Onion Sets

Always buy twice as many as you think you will need and either plant all closely or plant half in a separate bed one inch apart. Thin out or pull when large enough to use as spring onions from late April or early May onwards. Continue using as large spring onions and young ‘green’ onions. Delicious at any size and much sweeter and juicier than fully ripened onions. Also, start using some garlic young and green in late June. This is when it is at its best.

Gillian North

Eating Nasturtiums

The Nasturtium is said to have sprung from the blood of a Trojan warrior. The blossom symbolised his golden helmet and the round leaf his shield. It is a close relation of watercress, which explains why its leaves make such a tasty addition to salads. The seeds of this creeping, twining plant when pickled make a good substitute for capers.

Gillian North

Disposing of Weeds

There is no need to ‘dispose’ of weeds at all. You can compost them. Even couch grass and bindweed roots can be composted if you know how. Either bury them deep (60 cm) in your compost heap or suffocate them in closed black plastic bags with a bit of water. You end up with some nice rich compost and you preserve your precious soil.

Joe Foster

Scarpaccia

A Tuscan zucchini pie without pastry …

(a Tuscan zucchini pie without pastry):

  • 1 or 11/2 lb young courgettes (use flowers as well)
  • 4 or 5 large spring onions
  • 1 clove garlic
  • 4 or 5 tbspns finely grated Parmesan cheese
  • Batter made from
    • 2 large eggs
    • 2 oz brown flour
    • 4 fl oz skim milk or milk + water
    • Butter and olive oil

Finely chop or slice courgettes and finely slice spring onions. Crush garlic. Beat the eggs, flour and milk to make a thin batter. Add vegetables and Parmesan, and season and mix well. Butter a large shallow oven proof dish and pour in the mixture. Don’t make it too deep – rather use two dishes. Drizzle over some olive oil and bake in a hot oven (gas 6/ electric 400) until set, lightly browned and risen slightly. Serve warm or cold.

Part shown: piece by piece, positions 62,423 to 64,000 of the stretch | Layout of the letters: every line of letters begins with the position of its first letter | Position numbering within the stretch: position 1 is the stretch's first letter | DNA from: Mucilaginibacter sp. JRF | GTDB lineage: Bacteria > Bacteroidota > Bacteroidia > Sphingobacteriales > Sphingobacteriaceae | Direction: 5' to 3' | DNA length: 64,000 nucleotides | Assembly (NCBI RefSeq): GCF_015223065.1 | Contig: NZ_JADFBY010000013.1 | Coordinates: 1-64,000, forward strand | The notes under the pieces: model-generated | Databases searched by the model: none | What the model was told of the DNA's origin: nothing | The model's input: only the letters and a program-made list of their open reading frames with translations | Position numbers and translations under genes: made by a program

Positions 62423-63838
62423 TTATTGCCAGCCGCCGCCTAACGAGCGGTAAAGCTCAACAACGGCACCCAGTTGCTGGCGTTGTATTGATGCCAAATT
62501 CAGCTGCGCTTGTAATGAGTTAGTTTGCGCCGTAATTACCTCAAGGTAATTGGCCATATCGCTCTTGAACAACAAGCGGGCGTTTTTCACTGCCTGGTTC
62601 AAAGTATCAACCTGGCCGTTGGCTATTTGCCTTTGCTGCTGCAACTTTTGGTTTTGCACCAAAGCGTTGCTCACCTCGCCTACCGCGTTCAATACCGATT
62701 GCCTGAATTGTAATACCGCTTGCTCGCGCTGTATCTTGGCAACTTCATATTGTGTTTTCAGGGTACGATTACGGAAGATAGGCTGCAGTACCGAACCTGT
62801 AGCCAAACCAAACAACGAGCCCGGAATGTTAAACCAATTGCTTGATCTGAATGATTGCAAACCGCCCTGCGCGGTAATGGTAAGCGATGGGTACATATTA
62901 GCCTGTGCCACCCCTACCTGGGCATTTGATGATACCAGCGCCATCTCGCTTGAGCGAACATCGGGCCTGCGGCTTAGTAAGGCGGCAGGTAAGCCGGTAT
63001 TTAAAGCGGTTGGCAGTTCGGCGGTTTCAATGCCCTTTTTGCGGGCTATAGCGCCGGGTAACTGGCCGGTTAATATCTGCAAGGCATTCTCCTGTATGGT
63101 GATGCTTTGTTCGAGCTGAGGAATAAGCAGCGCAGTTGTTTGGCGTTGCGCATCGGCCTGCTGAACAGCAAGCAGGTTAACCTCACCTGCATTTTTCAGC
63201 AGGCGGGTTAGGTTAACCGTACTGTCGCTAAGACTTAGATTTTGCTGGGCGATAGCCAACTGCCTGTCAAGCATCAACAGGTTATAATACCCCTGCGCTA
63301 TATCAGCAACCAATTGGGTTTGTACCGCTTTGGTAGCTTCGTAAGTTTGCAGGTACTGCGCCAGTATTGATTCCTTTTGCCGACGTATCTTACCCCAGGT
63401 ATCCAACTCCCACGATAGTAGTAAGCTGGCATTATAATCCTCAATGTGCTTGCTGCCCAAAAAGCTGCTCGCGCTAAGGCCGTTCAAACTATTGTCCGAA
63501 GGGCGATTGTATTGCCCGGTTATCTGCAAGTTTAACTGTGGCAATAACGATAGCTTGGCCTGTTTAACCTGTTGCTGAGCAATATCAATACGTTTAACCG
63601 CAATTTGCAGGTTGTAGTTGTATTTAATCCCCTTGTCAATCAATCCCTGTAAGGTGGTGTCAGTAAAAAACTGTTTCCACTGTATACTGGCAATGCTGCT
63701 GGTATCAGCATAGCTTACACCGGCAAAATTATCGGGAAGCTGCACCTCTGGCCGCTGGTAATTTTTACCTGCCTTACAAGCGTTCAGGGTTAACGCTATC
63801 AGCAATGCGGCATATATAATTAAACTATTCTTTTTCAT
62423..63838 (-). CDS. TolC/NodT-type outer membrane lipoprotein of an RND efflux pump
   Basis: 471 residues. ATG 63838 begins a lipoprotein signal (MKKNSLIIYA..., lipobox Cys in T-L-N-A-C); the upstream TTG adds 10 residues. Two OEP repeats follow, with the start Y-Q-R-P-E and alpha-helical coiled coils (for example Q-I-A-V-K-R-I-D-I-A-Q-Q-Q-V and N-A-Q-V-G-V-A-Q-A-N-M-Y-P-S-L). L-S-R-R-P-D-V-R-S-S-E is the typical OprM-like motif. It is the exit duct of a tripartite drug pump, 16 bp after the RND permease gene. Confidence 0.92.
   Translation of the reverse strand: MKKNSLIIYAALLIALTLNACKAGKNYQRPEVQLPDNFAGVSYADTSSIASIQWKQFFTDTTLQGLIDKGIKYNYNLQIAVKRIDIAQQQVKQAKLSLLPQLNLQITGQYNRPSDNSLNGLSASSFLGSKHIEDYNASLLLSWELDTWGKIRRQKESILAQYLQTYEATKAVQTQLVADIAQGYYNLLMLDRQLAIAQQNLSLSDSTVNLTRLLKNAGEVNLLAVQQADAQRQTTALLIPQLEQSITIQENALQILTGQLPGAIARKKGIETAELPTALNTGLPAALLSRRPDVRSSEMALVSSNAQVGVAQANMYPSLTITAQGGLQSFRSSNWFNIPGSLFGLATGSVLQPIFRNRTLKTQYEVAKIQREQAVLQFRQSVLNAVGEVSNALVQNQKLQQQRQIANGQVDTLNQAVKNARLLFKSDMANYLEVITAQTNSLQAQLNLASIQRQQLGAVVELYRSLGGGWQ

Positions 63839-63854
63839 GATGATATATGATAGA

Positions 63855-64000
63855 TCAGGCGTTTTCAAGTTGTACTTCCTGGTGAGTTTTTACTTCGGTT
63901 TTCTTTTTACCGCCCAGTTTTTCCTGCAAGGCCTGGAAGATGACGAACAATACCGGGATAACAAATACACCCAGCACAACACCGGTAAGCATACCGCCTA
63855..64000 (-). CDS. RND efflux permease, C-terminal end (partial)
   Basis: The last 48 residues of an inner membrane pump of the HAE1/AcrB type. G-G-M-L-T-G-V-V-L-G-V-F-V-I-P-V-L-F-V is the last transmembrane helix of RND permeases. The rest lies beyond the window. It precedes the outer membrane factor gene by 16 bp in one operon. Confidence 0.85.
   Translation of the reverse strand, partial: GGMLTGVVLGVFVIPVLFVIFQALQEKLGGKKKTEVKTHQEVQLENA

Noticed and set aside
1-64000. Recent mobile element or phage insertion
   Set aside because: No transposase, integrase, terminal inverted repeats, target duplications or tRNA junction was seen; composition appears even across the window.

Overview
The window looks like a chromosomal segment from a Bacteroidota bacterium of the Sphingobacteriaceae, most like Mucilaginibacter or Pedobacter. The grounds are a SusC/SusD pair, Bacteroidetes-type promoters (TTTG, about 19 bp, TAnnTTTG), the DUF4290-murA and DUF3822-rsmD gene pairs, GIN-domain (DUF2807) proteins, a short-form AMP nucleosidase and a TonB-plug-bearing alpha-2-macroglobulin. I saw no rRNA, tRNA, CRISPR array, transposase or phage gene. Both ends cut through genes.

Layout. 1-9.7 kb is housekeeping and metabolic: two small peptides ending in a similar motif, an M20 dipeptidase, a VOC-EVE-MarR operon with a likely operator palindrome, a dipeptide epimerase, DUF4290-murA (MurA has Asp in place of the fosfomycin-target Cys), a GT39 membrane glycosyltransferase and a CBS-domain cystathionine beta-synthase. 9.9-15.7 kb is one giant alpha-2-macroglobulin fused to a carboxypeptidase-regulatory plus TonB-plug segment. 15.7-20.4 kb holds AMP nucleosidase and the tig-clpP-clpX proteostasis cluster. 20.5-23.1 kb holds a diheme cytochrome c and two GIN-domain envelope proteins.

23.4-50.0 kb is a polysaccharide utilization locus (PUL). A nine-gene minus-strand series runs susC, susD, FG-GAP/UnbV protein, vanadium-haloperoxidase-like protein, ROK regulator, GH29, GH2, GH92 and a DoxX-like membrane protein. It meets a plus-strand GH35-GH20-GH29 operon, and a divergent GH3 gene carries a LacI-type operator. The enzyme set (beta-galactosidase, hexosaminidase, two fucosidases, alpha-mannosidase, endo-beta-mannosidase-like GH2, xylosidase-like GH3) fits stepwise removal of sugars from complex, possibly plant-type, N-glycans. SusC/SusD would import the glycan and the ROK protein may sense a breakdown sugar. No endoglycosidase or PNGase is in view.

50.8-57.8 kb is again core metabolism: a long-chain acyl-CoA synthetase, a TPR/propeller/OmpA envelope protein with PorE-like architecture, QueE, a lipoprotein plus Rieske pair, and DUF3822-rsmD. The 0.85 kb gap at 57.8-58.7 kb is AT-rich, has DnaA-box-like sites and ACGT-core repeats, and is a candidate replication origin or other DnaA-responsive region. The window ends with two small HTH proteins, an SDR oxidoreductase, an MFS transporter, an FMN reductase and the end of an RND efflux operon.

From Gillian North

Boundary Fence Update

We have been awarded a Well-Being grant of £219 to make up the last bit of the cost of a new fence along our eastern boundary, where Harry Jackson’s pig farm used to be. The Well-Being Fund grant is awarded by local Ward Members through the Inner North West Area Committee, part of Leeds City Council.

We have been awarded a Well-Being grant of £219 to make up the last bit of the cost of a new fence along our eastern boundary, where Harry Jackson’s pig farm used to be. The Well-Being Fund grant is awarded by local Ward Members through the Inner North West Area Committee, part of Leeds City Council. The rest of the £5177 for the project will come from a Weetwood Ward based initiative (many thanks to Councillor Sue Bentley) and from the Parks and Countryside allotments budget (many thanks to Tom Peacock, the Allotments Officer). We expect the work to be completed by April 2011. It will be a metal round-bar fence, like the one at the western side of the site, by the main gate. We hope will make a real difference to the spate of thefts and vandalism we have suffered lately, and will help us all to feel more secure when we are on our plots.

AGM 2010

The 2010 Annual General Meeting of the Hollin Lane Allotment Association was held at Meanwood Institute on Tuesday, 2nd November. In spite of the terrible weather that night we had a reasonable turnout, and had some interesting and useful discussions.

The 2010 Annual General Meeting of the Hollin Lane Allotment Association was held at Meanwood Institute on Tuesday, 2nd November. In spite of the terrible weather that night we had a reasonable turnout, and had some interesting and useful discussions. As always, the Officers and Committee come up for election. Most were just re-elected, but we are happy to welcome Peter Byass and Angie Willshaw as members of the new Committee. Important: Donald Hood announced his intention to give up the job of Treasurer at the next AGM. We need to find a someone who knows book keeping and who can start this year to learn the job from Donald, who has done it so well for so long. Winners of the competition for the best plot were announced. This year, first prize went to Ros Dunlevy on plot 37, second to Joe Foster on plot 30, and third to Peter Blakey on plot 13. The award for best newcomer’s plot went to Peter Byass on plot 20BR. A general discussion followed. Topics (and conclusions):

  • Composting toilet. (People liked the idea, but more research is needed.)
  • Fence along our eastern boundary. (Funding was still a problem.)
  • Reviving the newsletter or setting up a web site. (Here it is!)
  • Joining the Leeds allotment competition. (Needs a volunteer to steer it.)
  • A new communal hut. (For the future.)
  • A barbecue at the annual show in September. (Great idea, needs volunteers.)
  • Bindweed. (We should be tougher with plots that let it get out of control.)